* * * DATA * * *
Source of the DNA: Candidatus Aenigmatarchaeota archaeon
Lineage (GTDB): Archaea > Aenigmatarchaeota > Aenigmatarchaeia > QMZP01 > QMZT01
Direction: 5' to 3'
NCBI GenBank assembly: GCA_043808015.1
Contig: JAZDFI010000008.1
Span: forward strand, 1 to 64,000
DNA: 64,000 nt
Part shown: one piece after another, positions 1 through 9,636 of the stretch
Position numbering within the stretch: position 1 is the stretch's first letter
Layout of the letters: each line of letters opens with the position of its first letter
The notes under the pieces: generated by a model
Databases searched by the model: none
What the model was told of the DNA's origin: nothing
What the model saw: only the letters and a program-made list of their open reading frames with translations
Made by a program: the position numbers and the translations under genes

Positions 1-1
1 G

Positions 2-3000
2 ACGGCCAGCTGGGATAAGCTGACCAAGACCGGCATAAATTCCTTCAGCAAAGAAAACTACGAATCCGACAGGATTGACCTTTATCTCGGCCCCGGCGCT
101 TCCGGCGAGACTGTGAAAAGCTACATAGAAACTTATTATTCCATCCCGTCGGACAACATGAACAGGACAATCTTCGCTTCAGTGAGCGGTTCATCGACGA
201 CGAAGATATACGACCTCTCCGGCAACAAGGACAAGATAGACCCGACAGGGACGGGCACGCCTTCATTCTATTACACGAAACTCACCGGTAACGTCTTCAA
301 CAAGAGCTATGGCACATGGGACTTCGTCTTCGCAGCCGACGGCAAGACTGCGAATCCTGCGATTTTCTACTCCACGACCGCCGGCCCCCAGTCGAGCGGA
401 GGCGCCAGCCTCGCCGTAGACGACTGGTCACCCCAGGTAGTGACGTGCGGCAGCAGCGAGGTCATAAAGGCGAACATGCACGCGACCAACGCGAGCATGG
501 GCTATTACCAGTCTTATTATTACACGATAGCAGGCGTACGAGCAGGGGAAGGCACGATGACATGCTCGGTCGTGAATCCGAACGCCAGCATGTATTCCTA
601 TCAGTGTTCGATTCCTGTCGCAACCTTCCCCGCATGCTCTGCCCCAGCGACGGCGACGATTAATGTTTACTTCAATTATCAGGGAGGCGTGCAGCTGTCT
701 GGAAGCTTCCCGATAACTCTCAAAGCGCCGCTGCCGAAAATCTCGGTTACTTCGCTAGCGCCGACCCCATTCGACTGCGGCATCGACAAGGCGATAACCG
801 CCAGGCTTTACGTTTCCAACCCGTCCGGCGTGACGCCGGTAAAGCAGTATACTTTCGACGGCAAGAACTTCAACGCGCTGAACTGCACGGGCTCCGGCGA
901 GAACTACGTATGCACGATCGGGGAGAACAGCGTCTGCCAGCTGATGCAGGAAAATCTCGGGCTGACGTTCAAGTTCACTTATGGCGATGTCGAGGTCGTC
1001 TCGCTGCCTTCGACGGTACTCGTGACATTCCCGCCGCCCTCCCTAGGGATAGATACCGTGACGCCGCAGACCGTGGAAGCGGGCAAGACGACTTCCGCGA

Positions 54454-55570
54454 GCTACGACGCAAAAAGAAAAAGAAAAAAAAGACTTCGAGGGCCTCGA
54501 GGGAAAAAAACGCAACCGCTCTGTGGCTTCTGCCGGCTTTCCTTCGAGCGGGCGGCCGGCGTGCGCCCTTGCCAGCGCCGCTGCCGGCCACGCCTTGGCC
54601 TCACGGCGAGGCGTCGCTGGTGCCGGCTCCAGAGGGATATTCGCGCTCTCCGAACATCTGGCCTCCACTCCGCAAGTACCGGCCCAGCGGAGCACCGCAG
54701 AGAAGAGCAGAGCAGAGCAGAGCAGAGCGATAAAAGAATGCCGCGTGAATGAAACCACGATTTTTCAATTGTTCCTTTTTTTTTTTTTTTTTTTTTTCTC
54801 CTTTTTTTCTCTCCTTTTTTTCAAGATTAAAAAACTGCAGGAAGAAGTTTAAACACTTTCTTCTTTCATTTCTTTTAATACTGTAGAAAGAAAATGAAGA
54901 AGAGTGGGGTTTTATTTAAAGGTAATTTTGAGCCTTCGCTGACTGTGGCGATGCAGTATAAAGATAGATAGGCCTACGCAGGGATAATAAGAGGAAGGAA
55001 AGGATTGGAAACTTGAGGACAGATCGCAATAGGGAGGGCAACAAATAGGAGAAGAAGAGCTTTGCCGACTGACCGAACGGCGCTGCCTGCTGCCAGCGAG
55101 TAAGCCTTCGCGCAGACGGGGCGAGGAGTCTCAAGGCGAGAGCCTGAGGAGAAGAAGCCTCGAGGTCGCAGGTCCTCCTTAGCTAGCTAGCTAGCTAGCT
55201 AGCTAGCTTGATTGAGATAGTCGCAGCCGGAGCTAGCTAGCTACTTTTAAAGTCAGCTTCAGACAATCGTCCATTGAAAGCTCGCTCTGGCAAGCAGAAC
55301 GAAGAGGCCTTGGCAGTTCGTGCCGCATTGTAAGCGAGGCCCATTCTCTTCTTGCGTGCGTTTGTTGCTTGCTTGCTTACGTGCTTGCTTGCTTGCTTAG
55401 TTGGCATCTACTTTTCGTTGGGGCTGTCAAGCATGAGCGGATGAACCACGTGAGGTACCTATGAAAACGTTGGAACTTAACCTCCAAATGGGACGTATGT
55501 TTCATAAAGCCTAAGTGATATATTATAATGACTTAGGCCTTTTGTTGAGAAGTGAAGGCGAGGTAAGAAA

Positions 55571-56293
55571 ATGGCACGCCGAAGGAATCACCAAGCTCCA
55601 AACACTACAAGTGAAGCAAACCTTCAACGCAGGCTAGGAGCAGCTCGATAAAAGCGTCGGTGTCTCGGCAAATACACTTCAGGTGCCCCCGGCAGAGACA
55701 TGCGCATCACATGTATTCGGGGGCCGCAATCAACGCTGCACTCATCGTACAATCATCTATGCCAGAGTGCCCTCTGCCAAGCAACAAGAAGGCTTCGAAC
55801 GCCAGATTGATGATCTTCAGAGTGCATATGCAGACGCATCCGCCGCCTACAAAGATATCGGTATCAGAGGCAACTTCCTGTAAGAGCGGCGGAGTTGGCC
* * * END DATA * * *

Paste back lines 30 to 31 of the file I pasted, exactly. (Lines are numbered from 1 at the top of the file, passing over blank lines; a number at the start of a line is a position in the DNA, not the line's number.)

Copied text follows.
Positions 54454-55570
54454 GCTACGACGCAAAAAGAAAAAGAAAAAAAAGACTTCGAGGGCCTCGA